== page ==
March 2024 marked two years since the passing of Maeve’s Law, paving the way for mitochondrial donation in Australia. This article summarises the progress that has been made. Highlights include:

  • National Medical Health and Research Council (NHMRC) has updated ethical guidelines.
  • NHMRC’s Embryo Research Licensing Committee initiated licensing scheme for mitochondrial donation.
  • mitoHOPE has started laboratory work and is designing the pilot program in consultation with the mito community

$15 million for mitoHOPE program

In March 2023, the Australian Government announced $15 million in funding for the mitoHOPE pilot program, led by Monash University. This program is funded by Australia’s Medical Research Future Fund (MRFF). It brings together several partners, including Mito Foundation, Murdoch Children’s Research Institute, and Monash IVF. Mito Foundation played a key role in designing the program, in consultation with the mito community.

You can read more about mitoHOPE on their website.

NHMRC updated ethical guidelines

Last year, NHMRC updated its guidelines for Assisted Reproductive Technology (ART), including mitochondrial donation. These guidelines cover everything from lab work to clinical use. A member of the mito community was on the committee that updated these guidelines. Mito Foundation made a submission during the consultation on the draft. We aimed to ensure the guidelines reflect the community's needs and aren’t too burdensome for families.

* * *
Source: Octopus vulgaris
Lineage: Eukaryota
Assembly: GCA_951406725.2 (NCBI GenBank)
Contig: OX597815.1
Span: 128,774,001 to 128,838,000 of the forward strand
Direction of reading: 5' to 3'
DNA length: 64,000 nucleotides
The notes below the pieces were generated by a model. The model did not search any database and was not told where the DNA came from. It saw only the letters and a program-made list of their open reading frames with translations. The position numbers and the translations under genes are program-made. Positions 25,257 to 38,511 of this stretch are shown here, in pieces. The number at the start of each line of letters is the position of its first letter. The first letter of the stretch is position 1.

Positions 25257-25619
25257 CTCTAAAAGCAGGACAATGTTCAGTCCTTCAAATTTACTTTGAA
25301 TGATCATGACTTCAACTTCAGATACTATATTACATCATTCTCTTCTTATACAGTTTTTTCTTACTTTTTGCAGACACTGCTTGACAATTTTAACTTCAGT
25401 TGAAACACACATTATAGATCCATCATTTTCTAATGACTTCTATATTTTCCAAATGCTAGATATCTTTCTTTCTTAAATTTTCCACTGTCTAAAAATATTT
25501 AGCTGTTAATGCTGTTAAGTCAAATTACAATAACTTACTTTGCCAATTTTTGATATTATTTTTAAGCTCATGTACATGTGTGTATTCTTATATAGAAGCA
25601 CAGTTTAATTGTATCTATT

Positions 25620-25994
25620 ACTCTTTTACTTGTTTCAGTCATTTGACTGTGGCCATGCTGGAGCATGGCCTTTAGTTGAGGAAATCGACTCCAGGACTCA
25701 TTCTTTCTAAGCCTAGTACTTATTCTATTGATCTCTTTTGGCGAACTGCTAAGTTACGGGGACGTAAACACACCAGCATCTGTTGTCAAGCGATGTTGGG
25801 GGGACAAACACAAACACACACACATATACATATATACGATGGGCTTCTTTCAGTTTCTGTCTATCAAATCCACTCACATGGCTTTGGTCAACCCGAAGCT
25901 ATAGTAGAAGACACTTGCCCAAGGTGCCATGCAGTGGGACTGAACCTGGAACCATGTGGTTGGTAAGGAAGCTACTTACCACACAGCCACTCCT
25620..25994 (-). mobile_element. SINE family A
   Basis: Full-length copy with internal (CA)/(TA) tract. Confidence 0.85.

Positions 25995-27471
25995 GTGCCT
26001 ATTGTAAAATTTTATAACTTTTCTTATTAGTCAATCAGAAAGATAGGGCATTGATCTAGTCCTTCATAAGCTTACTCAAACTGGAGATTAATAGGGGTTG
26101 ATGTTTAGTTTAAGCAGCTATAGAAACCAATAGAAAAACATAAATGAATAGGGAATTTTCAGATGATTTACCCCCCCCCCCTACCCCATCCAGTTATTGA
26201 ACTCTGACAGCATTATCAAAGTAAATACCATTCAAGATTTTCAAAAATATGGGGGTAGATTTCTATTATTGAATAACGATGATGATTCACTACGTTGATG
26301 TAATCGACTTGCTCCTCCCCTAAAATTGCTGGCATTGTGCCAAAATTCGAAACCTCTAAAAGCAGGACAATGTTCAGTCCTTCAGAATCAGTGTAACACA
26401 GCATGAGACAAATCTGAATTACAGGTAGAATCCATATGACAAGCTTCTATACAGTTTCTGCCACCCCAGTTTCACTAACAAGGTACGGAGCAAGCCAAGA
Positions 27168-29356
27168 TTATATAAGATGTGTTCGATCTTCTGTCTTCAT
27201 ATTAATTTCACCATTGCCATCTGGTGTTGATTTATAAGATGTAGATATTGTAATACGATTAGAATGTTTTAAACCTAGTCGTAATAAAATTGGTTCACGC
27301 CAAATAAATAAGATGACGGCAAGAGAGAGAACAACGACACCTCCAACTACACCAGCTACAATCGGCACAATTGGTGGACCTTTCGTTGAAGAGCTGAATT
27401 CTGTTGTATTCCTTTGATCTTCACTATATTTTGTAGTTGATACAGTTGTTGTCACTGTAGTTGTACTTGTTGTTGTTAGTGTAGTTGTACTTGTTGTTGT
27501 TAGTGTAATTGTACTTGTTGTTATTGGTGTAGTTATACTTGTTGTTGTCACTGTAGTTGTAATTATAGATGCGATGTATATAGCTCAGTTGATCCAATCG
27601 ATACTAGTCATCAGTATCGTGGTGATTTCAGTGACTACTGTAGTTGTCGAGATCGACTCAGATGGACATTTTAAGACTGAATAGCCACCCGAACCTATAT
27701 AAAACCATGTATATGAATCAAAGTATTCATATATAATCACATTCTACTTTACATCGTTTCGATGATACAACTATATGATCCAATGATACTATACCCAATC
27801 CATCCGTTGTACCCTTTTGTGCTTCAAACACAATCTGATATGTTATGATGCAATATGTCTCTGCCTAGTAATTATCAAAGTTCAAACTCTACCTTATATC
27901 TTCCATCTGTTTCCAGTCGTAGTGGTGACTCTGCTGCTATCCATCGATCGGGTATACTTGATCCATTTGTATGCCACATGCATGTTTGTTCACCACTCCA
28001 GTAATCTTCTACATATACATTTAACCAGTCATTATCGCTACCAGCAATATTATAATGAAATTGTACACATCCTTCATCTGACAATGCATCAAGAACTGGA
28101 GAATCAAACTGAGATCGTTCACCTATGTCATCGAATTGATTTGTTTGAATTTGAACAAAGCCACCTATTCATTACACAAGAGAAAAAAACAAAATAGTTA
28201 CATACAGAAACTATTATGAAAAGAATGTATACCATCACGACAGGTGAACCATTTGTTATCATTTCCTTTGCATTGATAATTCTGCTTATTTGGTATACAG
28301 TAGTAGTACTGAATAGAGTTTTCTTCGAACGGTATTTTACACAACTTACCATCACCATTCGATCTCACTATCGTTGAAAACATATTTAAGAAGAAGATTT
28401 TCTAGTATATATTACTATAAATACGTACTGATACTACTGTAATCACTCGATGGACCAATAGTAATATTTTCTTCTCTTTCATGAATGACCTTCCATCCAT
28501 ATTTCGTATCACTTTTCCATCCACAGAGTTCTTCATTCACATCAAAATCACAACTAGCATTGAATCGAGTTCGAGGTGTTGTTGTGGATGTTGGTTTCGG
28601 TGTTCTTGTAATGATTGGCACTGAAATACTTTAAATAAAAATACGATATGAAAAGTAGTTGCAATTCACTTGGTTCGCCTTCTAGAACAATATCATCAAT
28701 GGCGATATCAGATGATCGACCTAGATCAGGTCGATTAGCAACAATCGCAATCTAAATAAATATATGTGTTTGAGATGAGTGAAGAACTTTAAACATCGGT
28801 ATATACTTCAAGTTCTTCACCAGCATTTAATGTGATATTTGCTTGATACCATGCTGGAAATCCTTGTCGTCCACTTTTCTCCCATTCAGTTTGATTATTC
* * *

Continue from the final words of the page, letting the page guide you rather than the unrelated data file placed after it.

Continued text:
ERLC licensing scheme

The NHMRC has created the mitochondrial donation licensing scheme, overseen by the Embryo Research Licensing Committee (ERLC). Different types of licenses are needed as work moves through preclinical research and training to the clinical trial.

More information about the licensing scheme is available here.

Community engagement

The mitoHOPE team has worked closely with the mito community to shape the pilot program. They’ve gathered feedback on what support intended parents need, focusing on clear communication, peer support, ongoing psychosocial support, and respecting the experiences of those going through mitochondrial donation.

Thank you to everyone who participated in this research, including at the 2022 Mito Community Summit. There will be more opportunities to contribute to mitoHOPE in the future. Please keep an eye on our communications for updates.

Lab work

mitoHOPE has started work in the lab to ensure the safety and efficacy of mitochondrial donation techniques. They’re also training team members to use these techniques. We’re hopeful that by early 2025, they can start enrolling prospective parents.

Resources and support

We have a range of resources and support on reproductive options. These will be useful if you're considering mitochondrial donation. If you have questions or need assistance, reach out through our Helpline.